I love her styling choices here. She’s a bold little fashionista. I feel a mother-daughter matching day coming on. Oh, the things we do for our kids!
3 Comments on The Great Pattern-Drafting Experiment, last added: 5/19/2011
I finally took some time to personalize the screensavers on my Kindle 3, thinking it would be a quick hour or less. And indeed, the process of jailbreaking a Kindle and hacking it to load your own screensavers is drop dead simple. That part really didn’t take any time at all.
The hard part is more deciding what pictures you want to see as a screensaver every day, a task that ended up taking me all afternoon. I first got caught up thumbing through the free downloads on the Kindle Wallpapers Tumblr, which is fascinating on its own.
Then I decided to add a few of my own pictures, so I found a half dozen of my favorites, converted them to black and white, and shrunk them down to 600 x 800.
When I posted on Facebook about what I was doing, someone lamented that she’d recently left her Kindle on a plane, which made me flash back to something I read several years ago. I can’t find a reference to it right now (little help?), but I remember reading about a guy who took pictures of himself and text on signs about how to return the camera if someone found it. He then kept those picture at the beginning of his camera’s memory card in case someone ever found the camera and looked through the photos.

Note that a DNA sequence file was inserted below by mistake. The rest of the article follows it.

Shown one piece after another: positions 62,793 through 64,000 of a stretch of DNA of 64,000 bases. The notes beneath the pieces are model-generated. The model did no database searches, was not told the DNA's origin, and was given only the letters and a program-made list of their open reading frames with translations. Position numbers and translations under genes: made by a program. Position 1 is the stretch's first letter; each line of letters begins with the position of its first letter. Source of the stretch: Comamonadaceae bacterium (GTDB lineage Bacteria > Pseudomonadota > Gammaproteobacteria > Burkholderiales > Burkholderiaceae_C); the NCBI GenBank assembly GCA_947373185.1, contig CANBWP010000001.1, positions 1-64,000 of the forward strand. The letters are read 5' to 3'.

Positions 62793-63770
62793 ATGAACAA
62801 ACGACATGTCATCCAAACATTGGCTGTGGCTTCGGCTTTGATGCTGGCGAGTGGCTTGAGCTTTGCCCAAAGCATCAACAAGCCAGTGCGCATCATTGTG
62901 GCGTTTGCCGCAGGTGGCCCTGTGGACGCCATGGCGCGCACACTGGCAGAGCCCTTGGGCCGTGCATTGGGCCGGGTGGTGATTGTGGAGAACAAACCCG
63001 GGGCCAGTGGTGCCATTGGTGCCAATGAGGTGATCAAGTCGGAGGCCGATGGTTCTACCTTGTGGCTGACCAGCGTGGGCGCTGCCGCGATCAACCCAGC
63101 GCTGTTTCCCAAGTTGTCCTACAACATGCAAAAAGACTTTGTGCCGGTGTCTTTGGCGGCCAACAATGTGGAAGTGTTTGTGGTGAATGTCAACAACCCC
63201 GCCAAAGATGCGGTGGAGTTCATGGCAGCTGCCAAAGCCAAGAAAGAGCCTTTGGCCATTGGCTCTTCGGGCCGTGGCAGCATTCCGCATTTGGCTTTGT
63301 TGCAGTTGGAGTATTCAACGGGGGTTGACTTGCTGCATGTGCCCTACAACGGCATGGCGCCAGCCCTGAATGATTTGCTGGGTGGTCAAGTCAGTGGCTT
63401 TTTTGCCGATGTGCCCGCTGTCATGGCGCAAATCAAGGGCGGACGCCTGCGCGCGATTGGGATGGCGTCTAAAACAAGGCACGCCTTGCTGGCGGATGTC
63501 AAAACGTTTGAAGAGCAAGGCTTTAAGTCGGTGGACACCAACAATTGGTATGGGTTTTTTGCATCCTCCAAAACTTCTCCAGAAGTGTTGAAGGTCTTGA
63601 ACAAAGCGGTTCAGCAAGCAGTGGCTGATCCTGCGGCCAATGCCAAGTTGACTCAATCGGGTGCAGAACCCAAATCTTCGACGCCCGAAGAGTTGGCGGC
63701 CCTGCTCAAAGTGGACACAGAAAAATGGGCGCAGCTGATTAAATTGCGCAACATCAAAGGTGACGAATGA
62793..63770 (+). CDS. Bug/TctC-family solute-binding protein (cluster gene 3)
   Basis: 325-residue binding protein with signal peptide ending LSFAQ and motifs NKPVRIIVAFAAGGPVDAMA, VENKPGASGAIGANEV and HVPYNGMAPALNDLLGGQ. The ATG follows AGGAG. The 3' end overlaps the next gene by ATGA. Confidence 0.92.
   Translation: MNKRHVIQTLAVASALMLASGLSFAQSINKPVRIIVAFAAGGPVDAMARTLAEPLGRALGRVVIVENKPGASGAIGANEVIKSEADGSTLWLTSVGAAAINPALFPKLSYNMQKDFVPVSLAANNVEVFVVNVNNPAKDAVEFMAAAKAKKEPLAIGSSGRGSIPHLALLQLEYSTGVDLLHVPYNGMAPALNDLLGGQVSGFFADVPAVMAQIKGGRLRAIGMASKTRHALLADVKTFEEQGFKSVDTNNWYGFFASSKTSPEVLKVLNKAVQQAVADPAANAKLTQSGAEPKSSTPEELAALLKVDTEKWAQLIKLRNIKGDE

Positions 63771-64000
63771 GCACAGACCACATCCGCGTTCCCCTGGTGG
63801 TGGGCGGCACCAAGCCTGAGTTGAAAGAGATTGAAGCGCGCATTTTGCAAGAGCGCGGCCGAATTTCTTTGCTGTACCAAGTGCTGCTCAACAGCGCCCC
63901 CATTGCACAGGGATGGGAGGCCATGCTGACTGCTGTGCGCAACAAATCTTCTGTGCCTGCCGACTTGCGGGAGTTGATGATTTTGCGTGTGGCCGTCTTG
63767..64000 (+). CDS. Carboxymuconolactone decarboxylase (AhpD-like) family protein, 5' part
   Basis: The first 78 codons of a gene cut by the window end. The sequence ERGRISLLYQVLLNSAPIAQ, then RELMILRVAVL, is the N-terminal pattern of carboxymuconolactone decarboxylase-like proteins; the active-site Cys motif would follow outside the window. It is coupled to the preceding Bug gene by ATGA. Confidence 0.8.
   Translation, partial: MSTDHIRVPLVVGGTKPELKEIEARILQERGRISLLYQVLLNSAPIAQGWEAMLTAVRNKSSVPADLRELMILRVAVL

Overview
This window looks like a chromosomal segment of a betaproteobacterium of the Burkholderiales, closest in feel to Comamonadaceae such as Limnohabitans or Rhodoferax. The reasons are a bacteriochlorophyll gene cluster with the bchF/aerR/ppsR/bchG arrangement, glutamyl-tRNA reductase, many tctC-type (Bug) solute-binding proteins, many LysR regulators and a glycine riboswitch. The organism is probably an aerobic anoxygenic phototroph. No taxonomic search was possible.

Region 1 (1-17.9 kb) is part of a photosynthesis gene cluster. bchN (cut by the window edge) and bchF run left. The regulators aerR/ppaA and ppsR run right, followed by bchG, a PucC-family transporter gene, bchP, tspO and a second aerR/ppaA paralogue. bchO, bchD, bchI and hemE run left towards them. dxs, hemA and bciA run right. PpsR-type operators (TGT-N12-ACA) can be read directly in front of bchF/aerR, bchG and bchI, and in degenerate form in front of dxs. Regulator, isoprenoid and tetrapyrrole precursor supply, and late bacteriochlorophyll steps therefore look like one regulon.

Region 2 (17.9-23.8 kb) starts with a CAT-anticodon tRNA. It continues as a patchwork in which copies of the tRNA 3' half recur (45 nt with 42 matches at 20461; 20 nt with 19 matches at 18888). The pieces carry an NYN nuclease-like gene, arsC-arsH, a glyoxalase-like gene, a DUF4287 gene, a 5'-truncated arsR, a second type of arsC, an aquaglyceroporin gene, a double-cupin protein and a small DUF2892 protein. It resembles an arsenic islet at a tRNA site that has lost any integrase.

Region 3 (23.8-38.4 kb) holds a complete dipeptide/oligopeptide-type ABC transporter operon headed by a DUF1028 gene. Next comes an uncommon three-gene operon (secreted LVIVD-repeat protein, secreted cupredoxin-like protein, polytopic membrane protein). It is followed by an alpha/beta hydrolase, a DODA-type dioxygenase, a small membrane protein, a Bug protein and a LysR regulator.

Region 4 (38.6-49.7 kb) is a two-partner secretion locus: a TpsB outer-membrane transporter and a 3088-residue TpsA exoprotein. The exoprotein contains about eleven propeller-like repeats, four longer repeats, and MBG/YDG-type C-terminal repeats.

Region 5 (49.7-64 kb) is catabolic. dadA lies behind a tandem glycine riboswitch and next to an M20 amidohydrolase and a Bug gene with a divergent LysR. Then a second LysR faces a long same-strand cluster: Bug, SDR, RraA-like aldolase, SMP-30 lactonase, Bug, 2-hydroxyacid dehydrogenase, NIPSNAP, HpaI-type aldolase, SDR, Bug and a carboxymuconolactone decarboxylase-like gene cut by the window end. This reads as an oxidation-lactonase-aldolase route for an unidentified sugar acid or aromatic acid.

I’ve always thought that was brilliant, so I figured I’d try it with my Kindle. I took a picture, added some text, and then loaded it as a screensaver.
Granted, it’s unlikely that this particular image will be displaying if I lose my Kindle, but my hope is that whoever finds it will be interested enough in the screensaver that is showing to scroll through them. I know it’s a long shot, but it was also something fun to do.
Which then got me thinking about libraries. Are there any libraries customizing the screensavers on their Kindles? As a librarian, I came across some free, library-related screensavers, so I put a few of them on my own device. If you, too, want some library-themed screensavers, here are the ones I’ve found so far:
Do you know of other images we could use to build a list for libraries and librarians?
3 Comments on Library-related Kindle Screensavers, last added: 5/17/2011